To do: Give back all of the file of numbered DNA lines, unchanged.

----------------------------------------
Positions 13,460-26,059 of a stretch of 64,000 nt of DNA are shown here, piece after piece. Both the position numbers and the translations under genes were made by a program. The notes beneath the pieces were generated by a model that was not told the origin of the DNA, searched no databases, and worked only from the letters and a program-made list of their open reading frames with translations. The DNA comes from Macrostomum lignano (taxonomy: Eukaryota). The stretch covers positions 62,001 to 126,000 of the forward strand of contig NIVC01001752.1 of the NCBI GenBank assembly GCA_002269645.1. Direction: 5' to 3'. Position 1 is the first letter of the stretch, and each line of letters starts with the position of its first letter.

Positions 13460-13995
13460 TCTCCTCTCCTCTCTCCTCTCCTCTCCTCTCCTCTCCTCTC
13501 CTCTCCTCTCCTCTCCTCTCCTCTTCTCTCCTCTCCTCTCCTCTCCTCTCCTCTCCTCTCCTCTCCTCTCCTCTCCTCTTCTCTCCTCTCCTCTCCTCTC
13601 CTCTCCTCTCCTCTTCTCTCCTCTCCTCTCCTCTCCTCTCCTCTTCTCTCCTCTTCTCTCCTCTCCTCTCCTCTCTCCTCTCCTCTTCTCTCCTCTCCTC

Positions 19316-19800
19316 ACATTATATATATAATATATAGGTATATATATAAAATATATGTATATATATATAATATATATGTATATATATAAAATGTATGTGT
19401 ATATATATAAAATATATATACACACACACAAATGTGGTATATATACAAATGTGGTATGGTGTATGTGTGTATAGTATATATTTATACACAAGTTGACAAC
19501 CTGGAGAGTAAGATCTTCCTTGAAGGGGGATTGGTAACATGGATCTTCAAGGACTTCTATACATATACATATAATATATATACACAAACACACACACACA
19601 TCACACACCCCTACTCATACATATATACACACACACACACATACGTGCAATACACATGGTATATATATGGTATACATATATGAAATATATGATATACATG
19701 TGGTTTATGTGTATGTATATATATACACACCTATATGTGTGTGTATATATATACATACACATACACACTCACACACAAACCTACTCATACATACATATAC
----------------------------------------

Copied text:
Positions 13,460-26,059 of a stretch of 64,000 nt of DNA are shown here, piece after piece. Both the position numbers and the translations under genes were made by a program. The notes beneath the pieces were generated by a model that was not told the origin of the DNA, searched no databases, and worked only from the letters and a program-made list of their open reading frames with translations. The DNA comes from Macrostomum lignano (taxonomy: Eukaryota). The stretch covers positions 62,001 to 126,000 of the forward strand of contig NIVC01001752.1 of the NCBI GenBank assembly GCA_002269645.1. Direction: 5' to 3'. Position 1 is the first letter of the stretch, and each line of letters starts with the position of its first letter.

Positions 13460-13995
13460 TCTCCTCTCCTCTCTCCTCTCCTCTCCTCTCCTCTCCTCTC
13501 CTCTCCTCTCCTCTCCTCTCCTCTTCTCTCCTCTCCTCTCCTCTCCTCTCCTCTCCTCTCCTCTCCTCTCCTCTCCTCTTCTCTCCTCTCCTCTCCTCTC
13601 CTCTCCTCTCCTCTTCTCTCCTCTCCTCTCCTCTCCTCTCCTCTTCTCTCCTCTTCTCTCCTCTCCTCTCCTCTCTCCTCTCCTCTTCTCTCCTCTCCTC

Positions 19316-19800
19316 ACATTATATATATAATATATAGGTATATATATAAAATATATGTATATATATATAATATATATGTATATATATAAAATGTATGTGT
19401 ATATATATAAAATATATATACACACACACAAATGTGGTATATATACAAATGTGGTATGGTGTATGTGTGTATAGTATATATTTATACACAAGTTGACAAC
19501 CTGGAGAGTAAGATCTTCCTTGAAGGGGGATTGGTAACATGGATCTTCAAGGACTTCTATACATATACATATAATATATATACACAAACACACACACACA
19601 TCACACACCCCTACTCATACATATATACACACACACACACATACGTGCAATACACATGGTATATATATGGTATACATATATGAAATATATGATATACATG
19701 TGGTTTATGTGTATGTATATATATACACACCTATATGTGTGTGTATATATATACATACACATACACACTCACACACAAACCTACTCATACATACATATAC